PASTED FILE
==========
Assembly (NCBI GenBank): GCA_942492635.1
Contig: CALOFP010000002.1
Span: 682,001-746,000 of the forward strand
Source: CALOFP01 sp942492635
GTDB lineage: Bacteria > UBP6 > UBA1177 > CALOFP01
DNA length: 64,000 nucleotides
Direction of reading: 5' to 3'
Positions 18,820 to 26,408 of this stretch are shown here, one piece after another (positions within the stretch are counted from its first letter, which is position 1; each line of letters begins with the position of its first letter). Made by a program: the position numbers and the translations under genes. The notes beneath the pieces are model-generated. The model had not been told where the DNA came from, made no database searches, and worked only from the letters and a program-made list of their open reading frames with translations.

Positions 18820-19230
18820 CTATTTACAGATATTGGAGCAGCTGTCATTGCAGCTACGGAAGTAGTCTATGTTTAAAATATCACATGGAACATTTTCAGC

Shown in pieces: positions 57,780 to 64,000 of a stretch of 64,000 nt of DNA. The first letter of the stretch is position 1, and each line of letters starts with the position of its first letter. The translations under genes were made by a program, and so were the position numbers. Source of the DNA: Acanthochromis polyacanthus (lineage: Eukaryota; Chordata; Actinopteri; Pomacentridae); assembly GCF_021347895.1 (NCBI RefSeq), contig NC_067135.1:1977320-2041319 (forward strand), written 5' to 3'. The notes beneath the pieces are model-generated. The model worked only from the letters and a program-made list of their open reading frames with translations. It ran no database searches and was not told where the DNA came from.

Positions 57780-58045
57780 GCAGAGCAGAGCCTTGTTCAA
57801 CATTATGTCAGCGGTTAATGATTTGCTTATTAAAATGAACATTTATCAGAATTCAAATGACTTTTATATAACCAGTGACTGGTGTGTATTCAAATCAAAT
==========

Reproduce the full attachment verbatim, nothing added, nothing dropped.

Assembly (NCBI GenBank): GCA_942492635.1
Contig: CALOFP010000002.1
Span: 682,001-746,000 of the forward strand
Source: CALOFP01 sp942492635
GTDB lineage: Bacteria > UBP6 > UBA1177 > CALOFP01
DNA length: 64,000 nucleotides
Direction of reading: 5' to 3'
Positions 18,820 to 26,408 of this stretch are shown here, one piece after another (positions within the stretch are counted from its first letter, which is position 1; each line of letters begins with the position of its first letter). Made by a program: the position numbers and the translations under genes. The notes beneath the pieces are model-generated. The model had not been told where the DNA came from, made no database searches, and worked only from the letters and a program-made list of their open reading frames with translations.

Positions 18820-19230
18820 CTATTTACAGATATTGGAGCAGCTGTCATTGCAGCTACGGAAGTAGTCTATGTTTAAAATATCACATGGAACATTTTCAGC

Shown in pieces: positions 57,780 to 64,000 of a stretch of 64,000 nt of DNA. The first letter of the stretch is position 1, and each line of letters starts with the position of its first letter. The translations under genes were made by a program, and so were the position numbers. Source of the DNA: Acanthochromis polyacanthus (lineage: Eukaryota; Chordata; Actinopteri; Pomacentridae); assembly GCF_021347895.1 (NCBI RefSeq), contig NC_067135.1:1977320-2041319 (forward strand), written 5' to 3'. The notes beneath the pieces are model-generated. The model worked only from the letters and a program-made list of their open reading frames with translations. It ran no database searches and was not told where the DNA came from.

Positions 57780-58045
57780 GCAGAGCAGAGCCTTGTTCAA
57801 CATTATGTCAGCGGTTAATGATTTGCTTATTAAAATGAACATTTATCAGAATTCAAATGACTTTTATATAACCAGTGACTGGTGTGTATTCAAATCAAAT